While the 5-page Paycheck Protection Program (“PPP”) Loan Forgiveness Application looks pretty simple, those who have already worked with the form know that it is not.
On July 28, 2020, the Small Business Administration’s (“SBA”) Inspector General (“IG”), Hannibal “Mike” Ware, issued a Management Alert informing SBA Administrator Jovita Carranza that the IG’s preliminary review of the Economic Injury Disaster Loan and Advance (“EIDL”) grant program revealed strong indicators of widespread potential fraud.
Since the Paycheck Protection Program Flexibility Act became law on June 5, 2020, Treasury and the Small Business Administration (“SBA”) have released several new and revised rules for the Paycheck Protection Program (“PPP”). This guidance implements provisions of the PPP Flexibility Act and makes other changes to the program.
The U.S. Department of Justice (DOJ) has a track record of aggressively pursuing those suspected of fraudulently exploiting federal relief programs meant to combat crises,1 and early signs indicate that DOJ will continue this practice with the current COVID-19 pandemic.
Scrutiny into Paycheck Protection Program Loans Intensifies — Attracts SEC Attention
On May 16, 2020, the Small Business Administration (“SBA”), in consultation with the Department of the Treasury, released the Paycheck Protection Program (“PPP”) Loan Forgiveness Application (the “Application”), available here.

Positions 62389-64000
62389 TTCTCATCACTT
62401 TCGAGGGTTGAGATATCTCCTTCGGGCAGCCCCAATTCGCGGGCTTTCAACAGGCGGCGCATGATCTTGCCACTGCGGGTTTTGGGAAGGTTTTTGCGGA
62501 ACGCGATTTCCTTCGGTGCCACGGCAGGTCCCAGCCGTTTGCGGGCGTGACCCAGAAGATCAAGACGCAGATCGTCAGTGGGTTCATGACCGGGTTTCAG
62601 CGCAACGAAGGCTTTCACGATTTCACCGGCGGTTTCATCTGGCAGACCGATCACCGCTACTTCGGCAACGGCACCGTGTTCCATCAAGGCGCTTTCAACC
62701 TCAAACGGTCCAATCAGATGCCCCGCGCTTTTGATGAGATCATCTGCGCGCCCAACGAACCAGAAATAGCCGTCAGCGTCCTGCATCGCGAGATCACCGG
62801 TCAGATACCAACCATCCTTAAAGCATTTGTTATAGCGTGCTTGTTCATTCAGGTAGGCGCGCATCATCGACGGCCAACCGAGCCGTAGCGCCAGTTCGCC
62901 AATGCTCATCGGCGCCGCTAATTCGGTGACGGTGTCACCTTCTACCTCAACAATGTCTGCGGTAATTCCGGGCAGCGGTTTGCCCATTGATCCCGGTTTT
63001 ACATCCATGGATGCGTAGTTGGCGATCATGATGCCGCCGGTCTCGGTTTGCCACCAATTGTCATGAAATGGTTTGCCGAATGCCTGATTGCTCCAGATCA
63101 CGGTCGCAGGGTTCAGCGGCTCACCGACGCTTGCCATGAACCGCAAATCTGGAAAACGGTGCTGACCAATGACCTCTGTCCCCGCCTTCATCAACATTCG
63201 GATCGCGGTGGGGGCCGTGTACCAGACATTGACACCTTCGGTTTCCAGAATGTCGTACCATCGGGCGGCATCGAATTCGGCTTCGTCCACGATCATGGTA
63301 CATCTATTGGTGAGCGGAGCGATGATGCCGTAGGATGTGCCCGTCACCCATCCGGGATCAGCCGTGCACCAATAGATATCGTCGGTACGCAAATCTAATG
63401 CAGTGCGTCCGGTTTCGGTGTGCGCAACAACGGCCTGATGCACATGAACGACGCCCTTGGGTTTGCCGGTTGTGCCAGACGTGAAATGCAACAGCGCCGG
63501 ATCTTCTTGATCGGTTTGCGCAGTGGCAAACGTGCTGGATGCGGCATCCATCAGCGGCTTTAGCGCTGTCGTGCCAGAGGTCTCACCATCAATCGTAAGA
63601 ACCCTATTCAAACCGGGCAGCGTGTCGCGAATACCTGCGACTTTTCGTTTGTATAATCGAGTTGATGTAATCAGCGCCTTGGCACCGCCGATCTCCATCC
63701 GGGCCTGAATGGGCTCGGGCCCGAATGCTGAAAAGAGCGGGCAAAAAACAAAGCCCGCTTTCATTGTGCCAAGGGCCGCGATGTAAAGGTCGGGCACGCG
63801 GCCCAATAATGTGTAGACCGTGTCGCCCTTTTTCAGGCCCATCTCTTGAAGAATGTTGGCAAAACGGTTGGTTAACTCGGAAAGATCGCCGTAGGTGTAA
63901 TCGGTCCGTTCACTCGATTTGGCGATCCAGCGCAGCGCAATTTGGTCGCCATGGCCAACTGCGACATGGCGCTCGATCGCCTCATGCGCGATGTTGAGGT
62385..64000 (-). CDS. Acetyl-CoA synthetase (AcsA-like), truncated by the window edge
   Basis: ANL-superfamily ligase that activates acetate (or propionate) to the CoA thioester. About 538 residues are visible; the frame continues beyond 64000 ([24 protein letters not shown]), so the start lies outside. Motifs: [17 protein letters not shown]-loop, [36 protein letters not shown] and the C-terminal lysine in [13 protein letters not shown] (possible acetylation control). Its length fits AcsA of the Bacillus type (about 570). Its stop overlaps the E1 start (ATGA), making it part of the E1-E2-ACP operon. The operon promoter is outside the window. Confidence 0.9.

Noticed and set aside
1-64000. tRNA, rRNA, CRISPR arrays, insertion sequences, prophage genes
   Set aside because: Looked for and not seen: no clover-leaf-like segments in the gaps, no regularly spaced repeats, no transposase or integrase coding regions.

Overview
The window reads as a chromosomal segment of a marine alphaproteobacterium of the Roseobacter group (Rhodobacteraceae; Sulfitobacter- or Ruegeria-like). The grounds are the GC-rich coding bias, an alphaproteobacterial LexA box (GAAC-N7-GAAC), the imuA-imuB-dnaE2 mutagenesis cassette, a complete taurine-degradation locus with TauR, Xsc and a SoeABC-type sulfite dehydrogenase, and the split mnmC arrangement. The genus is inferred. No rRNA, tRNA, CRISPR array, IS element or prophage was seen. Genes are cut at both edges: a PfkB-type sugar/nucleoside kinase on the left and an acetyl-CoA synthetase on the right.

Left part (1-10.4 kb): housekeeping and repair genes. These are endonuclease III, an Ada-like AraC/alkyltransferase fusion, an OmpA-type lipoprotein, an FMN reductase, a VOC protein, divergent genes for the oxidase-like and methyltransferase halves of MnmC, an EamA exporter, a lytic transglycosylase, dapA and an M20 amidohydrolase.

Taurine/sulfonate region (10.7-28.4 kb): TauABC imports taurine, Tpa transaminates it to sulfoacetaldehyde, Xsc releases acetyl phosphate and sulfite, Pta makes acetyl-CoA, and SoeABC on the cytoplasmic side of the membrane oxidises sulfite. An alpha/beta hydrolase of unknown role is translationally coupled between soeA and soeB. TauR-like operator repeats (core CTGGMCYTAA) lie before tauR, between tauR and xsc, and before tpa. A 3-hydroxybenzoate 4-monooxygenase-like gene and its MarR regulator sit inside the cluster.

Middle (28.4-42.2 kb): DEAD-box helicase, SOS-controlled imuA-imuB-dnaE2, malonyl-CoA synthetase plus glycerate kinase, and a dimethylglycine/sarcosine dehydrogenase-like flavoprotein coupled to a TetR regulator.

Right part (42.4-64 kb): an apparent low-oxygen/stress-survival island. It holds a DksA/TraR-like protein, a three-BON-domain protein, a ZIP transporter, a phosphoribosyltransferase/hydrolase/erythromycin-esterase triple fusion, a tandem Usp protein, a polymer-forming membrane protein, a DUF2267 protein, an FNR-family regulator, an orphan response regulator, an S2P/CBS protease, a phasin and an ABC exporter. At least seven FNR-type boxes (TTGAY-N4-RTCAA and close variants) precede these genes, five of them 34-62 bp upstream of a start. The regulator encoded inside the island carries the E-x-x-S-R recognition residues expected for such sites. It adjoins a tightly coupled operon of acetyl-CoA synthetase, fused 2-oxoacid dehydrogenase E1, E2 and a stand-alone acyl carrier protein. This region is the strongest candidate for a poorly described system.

On May 13, 2020, the Department of the Treasury and the Small Business Administration (“SBA”) released guidance on how SBA will review a borrower’s required certification that “[c]urrent economic uncertainty makes this loan request necessary to support the ongoing operations of the Applicant.”
In this webinar, V&E attorneys Caroline Blitzer Phillips, Adrianne Goins, Brittany Sakowitz and Daniel Graham discuss the Coronavirus Aid, Relief and Economic Security Act (“the CARES Act”), the Paycheck Protection Program (“PPP”) established as a result, the various requirements of PPP applicants, and the adjustments to the program made in the days and weeks following.
On April 1, 2020, the U.S. Court of Appeals for the Ninth Circuit affirmed a district court decision holding that a qui tam relator in a False Claims Act (“FCA”) action failed to file its complaint alleging Small Business Administration (“SBA”) loan fraud within the required statute of limitations.